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One Year in Indie Game Development

by Terrence Mentor on 04/16/19 10:08:00 am   Featured Blogs

The following blog post, unless otherwise noted, was written by a member of Gamasutra’s community.
The thoughts and opinions expressed are those of the writer and not Gamasutra or its parent company.

 

I’m the bozo with the big hair and linen jacket, second from the left (photo: Jonathan Ferreira @byjono)

(I’m the bozo with the big hair and linen jacket, second from the left (photo: Jonathan Ferreira @byjono)

Today, one year ago, I left my 10 year career in the radio industry (that was, in all honesty, languishing in the doldrums) for an opportunity to work as a community and brand manager for an Indie Game Studio in Cape Town.

There were a few reasons why this was a crazy thing to do:

  1. I had never played an “indie game” before
  2. I didn’t know that there was an “indie game industry”

So the studio and I were both taking some pretty big risks putting me in this position. (By the way, my latest book How to Get Hired While Knowing as Much As Jon Snow will be hitting your local bookstore soon!)

Needless to say, it has been a year of rapid learning on the job. I thought it might be a good idea to jot down some of the big things I’ve learned about the industry, and specifically my job as a community manager, so far.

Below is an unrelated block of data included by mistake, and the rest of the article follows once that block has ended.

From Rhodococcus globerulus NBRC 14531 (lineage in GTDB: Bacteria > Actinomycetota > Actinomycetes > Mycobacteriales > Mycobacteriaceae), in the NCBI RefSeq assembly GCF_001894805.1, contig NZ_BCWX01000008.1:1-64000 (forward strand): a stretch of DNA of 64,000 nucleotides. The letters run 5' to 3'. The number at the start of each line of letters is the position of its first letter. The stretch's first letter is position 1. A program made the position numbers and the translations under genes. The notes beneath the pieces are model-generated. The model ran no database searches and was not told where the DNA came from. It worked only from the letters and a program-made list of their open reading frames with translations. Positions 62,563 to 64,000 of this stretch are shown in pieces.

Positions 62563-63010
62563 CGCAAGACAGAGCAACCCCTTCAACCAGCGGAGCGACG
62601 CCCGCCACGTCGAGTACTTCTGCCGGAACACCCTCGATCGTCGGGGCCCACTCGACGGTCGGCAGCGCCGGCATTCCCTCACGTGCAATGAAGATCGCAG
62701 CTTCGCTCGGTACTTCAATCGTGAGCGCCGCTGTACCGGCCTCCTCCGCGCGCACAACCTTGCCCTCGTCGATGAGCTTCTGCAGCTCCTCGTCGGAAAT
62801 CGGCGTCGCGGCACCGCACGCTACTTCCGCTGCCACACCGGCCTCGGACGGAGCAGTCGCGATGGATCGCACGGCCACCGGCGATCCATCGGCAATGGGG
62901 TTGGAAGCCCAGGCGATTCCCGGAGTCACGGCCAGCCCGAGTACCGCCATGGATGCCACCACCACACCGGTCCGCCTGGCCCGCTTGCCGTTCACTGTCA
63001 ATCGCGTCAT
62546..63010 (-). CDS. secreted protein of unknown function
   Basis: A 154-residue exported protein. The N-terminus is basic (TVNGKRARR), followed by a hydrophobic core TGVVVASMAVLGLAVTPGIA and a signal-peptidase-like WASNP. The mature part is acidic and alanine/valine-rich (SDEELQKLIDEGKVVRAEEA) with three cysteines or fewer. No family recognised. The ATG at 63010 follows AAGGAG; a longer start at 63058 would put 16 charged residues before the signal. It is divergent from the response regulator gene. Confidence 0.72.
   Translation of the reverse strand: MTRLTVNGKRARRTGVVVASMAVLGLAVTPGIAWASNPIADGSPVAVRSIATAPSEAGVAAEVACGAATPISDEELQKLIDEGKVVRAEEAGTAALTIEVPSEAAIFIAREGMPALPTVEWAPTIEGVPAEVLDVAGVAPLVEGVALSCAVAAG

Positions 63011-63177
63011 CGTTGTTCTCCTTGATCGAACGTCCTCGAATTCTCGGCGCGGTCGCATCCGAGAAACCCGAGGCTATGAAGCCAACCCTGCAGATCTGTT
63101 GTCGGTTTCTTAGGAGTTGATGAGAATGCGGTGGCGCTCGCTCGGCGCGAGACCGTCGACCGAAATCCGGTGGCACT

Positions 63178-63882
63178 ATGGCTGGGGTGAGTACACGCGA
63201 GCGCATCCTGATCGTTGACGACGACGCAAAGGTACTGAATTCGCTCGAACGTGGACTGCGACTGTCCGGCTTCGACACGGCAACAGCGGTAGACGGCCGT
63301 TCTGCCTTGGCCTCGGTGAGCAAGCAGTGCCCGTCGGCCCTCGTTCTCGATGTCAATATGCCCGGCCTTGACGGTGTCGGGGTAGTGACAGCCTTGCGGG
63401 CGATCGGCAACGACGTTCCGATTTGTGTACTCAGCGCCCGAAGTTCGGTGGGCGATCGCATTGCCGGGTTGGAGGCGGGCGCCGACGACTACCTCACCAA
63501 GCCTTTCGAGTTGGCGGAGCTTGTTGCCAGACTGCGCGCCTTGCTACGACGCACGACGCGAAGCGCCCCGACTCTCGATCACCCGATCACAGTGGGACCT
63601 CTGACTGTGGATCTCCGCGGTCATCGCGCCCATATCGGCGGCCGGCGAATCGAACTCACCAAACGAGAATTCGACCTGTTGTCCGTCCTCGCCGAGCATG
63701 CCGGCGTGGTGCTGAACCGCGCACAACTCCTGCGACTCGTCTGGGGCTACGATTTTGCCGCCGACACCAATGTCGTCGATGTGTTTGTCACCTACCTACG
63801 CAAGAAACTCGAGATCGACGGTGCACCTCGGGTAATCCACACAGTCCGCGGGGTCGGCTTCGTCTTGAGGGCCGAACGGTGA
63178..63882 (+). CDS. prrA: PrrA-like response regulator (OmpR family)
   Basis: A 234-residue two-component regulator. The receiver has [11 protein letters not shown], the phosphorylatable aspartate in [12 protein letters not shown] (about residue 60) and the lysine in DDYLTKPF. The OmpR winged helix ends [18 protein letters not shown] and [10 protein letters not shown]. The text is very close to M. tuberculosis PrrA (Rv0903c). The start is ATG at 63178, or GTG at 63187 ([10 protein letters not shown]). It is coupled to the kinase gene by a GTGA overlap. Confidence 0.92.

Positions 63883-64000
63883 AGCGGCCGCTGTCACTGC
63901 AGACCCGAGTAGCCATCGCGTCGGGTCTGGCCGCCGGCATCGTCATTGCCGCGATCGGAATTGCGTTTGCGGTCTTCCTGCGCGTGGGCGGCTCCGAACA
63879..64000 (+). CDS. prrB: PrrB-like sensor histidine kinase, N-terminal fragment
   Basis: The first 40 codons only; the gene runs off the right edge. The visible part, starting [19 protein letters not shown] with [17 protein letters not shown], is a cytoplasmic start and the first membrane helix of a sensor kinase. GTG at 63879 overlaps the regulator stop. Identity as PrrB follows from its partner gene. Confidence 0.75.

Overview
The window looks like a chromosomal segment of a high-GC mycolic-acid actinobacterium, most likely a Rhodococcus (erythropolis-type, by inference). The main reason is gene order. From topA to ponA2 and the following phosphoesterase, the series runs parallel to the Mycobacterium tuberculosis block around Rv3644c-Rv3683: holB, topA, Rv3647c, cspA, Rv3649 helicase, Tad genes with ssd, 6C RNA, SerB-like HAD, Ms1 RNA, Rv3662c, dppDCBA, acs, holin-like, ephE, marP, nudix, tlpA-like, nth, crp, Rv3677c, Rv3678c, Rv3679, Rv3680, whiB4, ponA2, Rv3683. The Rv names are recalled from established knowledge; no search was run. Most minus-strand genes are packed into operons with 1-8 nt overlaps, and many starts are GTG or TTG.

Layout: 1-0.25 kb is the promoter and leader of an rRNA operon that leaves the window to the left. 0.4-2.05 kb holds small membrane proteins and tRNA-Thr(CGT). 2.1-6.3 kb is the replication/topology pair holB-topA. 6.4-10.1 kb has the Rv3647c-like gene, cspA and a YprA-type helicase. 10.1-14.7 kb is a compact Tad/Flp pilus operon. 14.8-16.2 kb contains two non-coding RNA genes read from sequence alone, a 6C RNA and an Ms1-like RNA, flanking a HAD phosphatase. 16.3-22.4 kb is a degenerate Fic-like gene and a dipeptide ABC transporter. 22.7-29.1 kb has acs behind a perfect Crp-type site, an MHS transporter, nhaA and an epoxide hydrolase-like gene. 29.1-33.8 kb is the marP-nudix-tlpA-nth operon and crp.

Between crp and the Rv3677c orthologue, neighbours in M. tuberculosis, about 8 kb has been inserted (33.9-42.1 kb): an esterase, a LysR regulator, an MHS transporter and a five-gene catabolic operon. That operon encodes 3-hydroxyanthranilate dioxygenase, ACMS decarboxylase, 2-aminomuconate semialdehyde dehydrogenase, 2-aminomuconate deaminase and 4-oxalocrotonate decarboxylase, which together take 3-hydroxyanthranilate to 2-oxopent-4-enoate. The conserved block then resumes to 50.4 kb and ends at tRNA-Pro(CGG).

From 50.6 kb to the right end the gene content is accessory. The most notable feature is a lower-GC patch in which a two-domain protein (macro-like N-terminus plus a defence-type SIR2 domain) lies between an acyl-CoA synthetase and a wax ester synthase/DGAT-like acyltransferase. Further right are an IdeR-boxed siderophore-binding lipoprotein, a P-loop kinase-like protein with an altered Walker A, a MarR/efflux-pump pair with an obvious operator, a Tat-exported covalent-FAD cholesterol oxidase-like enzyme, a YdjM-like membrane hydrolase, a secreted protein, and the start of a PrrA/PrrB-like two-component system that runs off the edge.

Remember, all of the below will be from my own narrow perspective of working in one indie game studio for just one year. I might change all of my opinions after another year of experiences.In fact, I’m pretty sure I will. The point of this is to show the experiences and perceptions of a complete newbie to the industry. Take this with a truck load of salt is what I’m trying to say, basically.

Here goes:

— People are pretty chilled —

Maybe I’ve been tainted too much by my experiences in the constantly-tense world of commercial radio, but the first thing I noticed is that there are fewer opportunities to freak out. Yes, people work hard—but when teams are able to set their own deadlines and everyone is trusted to do get the work done, people aren’t chomping at the bit in the same way I’ve seen elsewhere.

By the way, this means you have to understand the concept of a “Game Jam”. The idea of taking a few hours, or a day, or even a week, to work on a new concept that probably will never be fruitful or profitable BLOWS MY MIND. I mean, time is money, right?

Wrong.

Ideas are money. So taking time to work through a bunch of good ones until you find a great one is an important part of the system.

— There are way too many points of communication —

Oh my goodness. Why does there have to be so many ways to connect with your community? Why can’t there just be one Indie Game Hub? At last count, we are using 9 different platforms and methods of communicating with our games’ communities—and that usually gets multiplied by the amount of games your studio has.

Sure, you could focus on managing a few communities REALLY well, but if you are like me, then you very quickly start to wonder what you are missing out on with the other platforms.

And they all require different forms of engagement to be authentic, dammit! Speaking of which…

— Authenticity is highly valued —

Look, I come from a world that lives and dies by advertising. One week you’re working on a campaign that’s telling your community that this car is the greatest car of all time, and the next week you are harping on about its’ competitor.